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ᾤκουν—it should be noticed, (1) that the object of the Phoenician settlements was trade with the Sicels; (2) that the Phoenicians were the earliest to send out colonists to Sicily.

ἐπὶ τῇ θαλάσσῃ—of points on the coast, whereas παρὰ (τὴν) θάλασσαν implies extent along the coast. But the distinction is not carefully observed. II. 9 Καρία ἐπὶ θαλάσσῃ: Isocr. 5, 21 (Ἰλλυρίων) τῶν παρὰ τὸν Ἀδρίαν οἰκούντων.

ἀπολαβόντες—the constant use of participle and verb in the sentences that describe the various settlements lends a special character to these chapters. Whether or not the whole is based on Antiochus of Syracuse, the style is simple and annalistic.

ἐπικείμενα—the Aegatian Islands are meant.

ἕνεκα—MSS. ἕνεκεν, but the form in -ν is very doubtful in older Attic. The order of ἕνεκα allows of (1) τῆς πρὸς τοὺς Σ. ἕνεκα ἐμπορίας, (2) ἕνεκα τῆς πρὸς τοὺς Σ. ἐμ., (3) ἐμ. ἕνεκα τῆς πρὸς τοὺς Σ. On the other hand, ἕνεκα is not placed last in a phrase of this kind, where the epithet contains a preposition— τῆς πρὸς τ. Σ. ἐπεσέπλεονἐπ-, as in ἐπάγεσθαι, =insuper, Sta., who adds that κατὰ θάλασσαν lacks point. But it has often been noticed that a simple word (πλἐω), when compounded, loses something of its force. Hence, to show that it was by sea that the Gks. came, and not by migration from their settlements—the sea being all-important in the struggle between Gk. and Phoenician —κατὰ θ is naturally added. This kind of tautology is to be met with in English: e.g. Johnson, Idler 48 ‘Mons. Le Noir is made miserable . . by every account of a privateer caught in his cruize.’ Burke, Mr. Fox's East India Bill, ‘I have been long very deeply engaged in the preliminary enquiries, which have continued without intermission for some years.’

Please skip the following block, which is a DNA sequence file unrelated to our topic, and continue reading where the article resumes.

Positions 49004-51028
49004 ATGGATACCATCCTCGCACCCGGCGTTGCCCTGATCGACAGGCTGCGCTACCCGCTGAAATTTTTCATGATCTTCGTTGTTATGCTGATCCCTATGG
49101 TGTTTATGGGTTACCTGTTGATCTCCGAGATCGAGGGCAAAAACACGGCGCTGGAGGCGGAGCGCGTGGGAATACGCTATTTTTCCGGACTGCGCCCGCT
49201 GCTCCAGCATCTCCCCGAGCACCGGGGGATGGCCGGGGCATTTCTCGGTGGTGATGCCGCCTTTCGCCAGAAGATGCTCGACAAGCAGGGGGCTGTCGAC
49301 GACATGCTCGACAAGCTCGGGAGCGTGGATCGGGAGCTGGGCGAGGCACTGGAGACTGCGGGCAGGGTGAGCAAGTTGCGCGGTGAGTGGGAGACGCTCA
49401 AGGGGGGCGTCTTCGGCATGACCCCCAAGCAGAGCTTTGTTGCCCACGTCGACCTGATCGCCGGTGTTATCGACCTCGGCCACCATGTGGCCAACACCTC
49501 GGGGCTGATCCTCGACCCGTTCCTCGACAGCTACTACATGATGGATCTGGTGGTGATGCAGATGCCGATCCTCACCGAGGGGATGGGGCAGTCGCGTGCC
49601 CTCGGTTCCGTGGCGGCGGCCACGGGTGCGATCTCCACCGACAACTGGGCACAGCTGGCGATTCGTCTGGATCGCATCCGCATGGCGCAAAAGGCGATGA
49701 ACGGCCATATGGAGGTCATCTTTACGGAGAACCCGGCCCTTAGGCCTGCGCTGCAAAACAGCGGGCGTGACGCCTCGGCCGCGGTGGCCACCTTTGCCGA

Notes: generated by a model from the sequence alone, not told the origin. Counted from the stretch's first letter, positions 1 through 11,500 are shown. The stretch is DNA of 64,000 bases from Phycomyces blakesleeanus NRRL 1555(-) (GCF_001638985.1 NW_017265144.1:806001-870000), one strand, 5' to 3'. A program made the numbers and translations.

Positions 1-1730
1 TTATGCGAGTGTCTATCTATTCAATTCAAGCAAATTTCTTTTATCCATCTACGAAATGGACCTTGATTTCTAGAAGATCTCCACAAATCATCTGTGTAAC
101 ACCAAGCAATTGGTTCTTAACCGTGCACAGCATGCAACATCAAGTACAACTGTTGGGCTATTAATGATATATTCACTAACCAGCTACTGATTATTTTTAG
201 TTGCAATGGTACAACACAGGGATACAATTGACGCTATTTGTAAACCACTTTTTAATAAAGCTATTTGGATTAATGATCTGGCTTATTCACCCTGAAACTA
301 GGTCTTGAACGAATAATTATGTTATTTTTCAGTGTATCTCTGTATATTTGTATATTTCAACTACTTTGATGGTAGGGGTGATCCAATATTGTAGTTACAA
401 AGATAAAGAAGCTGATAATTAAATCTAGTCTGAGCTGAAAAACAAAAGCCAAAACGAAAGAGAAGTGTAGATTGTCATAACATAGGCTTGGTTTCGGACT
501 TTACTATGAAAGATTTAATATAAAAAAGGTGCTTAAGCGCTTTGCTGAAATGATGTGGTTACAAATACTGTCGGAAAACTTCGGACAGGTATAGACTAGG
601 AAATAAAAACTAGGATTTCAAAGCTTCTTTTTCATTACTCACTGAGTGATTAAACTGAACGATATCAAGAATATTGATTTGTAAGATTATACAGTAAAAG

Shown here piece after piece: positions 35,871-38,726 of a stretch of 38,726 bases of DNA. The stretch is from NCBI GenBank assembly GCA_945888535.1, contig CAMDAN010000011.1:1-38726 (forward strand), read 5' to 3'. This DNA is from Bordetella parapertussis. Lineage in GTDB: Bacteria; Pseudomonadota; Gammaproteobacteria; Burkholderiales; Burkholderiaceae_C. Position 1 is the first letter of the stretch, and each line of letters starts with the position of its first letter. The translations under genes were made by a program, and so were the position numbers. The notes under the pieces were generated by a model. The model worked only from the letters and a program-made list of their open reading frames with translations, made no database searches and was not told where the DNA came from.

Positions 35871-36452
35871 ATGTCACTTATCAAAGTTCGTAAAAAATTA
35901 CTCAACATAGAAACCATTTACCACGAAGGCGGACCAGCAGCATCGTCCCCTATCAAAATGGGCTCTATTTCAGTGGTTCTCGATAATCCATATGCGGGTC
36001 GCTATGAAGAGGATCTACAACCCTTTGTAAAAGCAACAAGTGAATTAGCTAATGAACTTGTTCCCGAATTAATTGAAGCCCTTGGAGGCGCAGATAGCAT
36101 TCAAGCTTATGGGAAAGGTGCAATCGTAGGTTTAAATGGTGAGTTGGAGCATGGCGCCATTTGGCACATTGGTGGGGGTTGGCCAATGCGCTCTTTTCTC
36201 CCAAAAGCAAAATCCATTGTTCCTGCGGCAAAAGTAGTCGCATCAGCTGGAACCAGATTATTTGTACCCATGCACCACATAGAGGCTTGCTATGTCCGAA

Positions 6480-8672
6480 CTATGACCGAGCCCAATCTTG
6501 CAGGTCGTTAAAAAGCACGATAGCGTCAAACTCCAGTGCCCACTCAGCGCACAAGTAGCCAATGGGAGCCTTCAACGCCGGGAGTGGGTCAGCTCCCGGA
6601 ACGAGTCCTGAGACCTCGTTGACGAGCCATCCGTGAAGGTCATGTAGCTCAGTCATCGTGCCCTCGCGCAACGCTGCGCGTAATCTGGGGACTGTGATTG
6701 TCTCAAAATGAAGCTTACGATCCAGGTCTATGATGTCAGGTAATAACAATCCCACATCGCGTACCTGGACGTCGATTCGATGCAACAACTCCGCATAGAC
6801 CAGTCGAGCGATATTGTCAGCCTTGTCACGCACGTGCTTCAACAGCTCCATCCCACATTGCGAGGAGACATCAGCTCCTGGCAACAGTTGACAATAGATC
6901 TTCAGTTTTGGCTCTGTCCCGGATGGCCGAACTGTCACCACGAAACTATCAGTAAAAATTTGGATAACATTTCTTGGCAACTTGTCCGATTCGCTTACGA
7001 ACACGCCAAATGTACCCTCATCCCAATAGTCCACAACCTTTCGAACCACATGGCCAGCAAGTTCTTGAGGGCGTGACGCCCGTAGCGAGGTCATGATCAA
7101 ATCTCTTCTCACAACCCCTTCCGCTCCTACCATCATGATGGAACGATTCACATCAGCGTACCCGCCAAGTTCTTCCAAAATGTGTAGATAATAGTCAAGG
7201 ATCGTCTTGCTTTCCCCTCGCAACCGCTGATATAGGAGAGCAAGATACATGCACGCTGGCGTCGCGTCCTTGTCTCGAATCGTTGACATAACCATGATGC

ἐκλιπόντες . . ξυνοικήσαντες—Thuc. joins two and even three unconnected participles to a verb, provided that the participles are not absolutely parallel.

τὰ πλείω—referring to περὶ πᾶσαν τὴν Σ. This vague use of the neut. is very common.

Μοτύην—an island about five miles N. of Lilybaeum. It was joined to the mainland by a mole, which, though under water, is still used as a track. In 397 the Carthaginians were driven from Motye by Dionysius and founded Lilybaeum.

Σολόεντα—Soloeis, the Roman Soluntum, became the eastern stronghold of the Phoenicians against the Greeks. It was a fortress, not a mere trading station. The present remains go back only to Roman times.

Πάνορμον—the modern capital Palermo, ‘la felice.’ The following list gives the principal events in the history of this famous city:— 254 B.C. Taken by the Romans from the Carthaginians. 409 A.D. Sicily conquered by Alaric. Belisarius recovers Sicily and takes Palermo by siege. The Byzantine Period begins. The Saracen Period. Palermo made capital of Sicily. Conquered by Norman adventurers. The Norman Period. The Sicilian Vespers at Palermo end the dominion of the French. The Spanish Period, leading to the attachment of Sicily to the kingdom of Naples. Garibaldi takes Palermo. Sicily united with Italy.

ξυνοικήσαντες—Stahl points out that this is contrasted with ᾤκουν περὶ π. τὴν Σ. The three towns were not new settlements of the Phoenicians.

καὶ ὅτι—cf. c. 1, 1. Two causes are constantly given in different constructions by Thuc.; a clause with ὅτι is sometimes joined to a prep. (διά, κατά, πρός) and case.

Καρχηδών—the tradition generally accepted at a later time was that Rome and Carthage were founded on the same day; but there is good evidence that Carthage was founded shortly before 800 B.C. Freeman shows that the Phoenicians were probably confined to the three towns after the Gk. settlement of Selinus, i e. after 628 B.C.

τοσοίδε—the violation of the rule that these forms refer to what follows, occurs most commonly in speeches.

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